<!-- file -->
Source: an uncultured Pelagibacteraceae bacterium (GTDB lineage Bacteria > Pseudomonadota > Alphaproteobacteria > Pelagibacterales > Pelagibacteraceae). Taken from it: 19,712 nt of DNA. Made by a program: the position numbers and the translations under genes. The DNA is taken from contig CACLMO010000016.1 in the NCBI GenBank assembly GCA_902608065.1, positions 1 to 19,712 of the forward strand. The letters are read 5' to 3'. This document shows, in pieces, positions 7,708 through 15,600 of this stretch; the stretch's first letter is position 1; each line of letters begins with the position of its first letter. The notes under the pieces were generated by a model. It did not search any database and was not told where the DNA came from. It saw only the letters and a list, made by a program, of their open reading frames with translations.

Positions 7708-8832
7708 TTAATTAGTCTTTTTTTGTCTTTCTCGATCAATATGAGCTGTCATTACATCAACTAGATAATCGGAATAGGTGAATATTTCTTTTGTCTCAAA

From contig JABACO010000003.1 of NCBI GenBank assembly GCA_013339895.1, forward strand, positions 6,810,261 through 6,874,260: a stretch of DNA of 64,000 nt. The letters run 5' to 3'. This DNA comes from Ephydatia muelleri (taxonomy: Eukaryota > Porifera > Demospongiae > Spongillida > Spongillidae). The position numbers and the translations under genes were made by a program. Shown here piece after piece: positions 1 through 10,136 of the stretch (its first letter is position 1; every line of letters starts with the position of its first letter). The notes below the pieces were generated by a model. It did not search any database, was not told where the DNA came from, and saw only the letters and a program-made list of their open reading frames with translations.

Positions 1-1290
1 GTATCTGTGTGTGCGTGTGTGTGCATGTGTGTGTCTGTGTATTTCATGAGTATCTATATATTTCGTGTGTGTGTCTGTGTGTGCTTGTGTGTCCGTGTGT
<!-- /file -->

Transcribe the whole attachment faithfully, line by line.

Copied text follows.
Source: an uncultured Pelagibacteraceae bacterium (GTDB lineage Bacteria > Pseudomonadota > Alphaproteobacteria > Pelagibacterales > Pelagibacteraceae). Taken from it: 19,712 nt of DNA. Made by a program: the position numbers and the translations under genes. The DNA is taken from contig CACLMO010000016.1 in the NCBI GenBank assembly GCA_902608065.1, positions 1 to 19,712 of the forward strand. The letters are read 5' to 3'. This document shows, in pieces, positions 7,708 through 15,600 of this stretch; the stretch's first letter is position 1; each line of letters begins with the position of its first letter. The notes under the pieces were generated by a model. It did not search any database and was not told where the DNA came from. It saw only the letters and a list, made by a program, of their open reading frames with translations.

Positions 7708-8832
7708 TTAATTAGTCTTTTTTTGTCTTTCTCGATCAATATGAGCTGTCATTACATCAACTAGATAATCGGAATAGGTGAATATTTCTTTTGTCTCAAA

From contig JABACO010000003.1 of NCBI GenBank assembly GCA_013339895.1, forward strand, positions 6,810,261 through 6,874,260: a stretch of DNA of 64,000 nt. The letters run 5' to 3'. This DNA comes from Ephydatia muelleri (taxonomy: Eukaryota > Porifera > Demospongiae > Spongillida > Spongillidae). The position numbers and the translations under genes were made by a program. Shown here piece after piece: positions 1 through 10,136 of the stretch (its first letter is position 1; every line of letters starts with the position of its first letter). The notes below the pieces were generated by a model. It did not search any database, was not told where the DNA came from, and saw only the letters and a program-made list of their open reading frames with translations.

Positions 1-1290
1 GTATCTGTGTGTGCGTGTGTGTGCATGTGTGTGTCTGTGTATTTCATGAGTATCTATATATTTCGTGTGTGTGTCTGTGTGTGCTTGTGTGTCCGTGTGT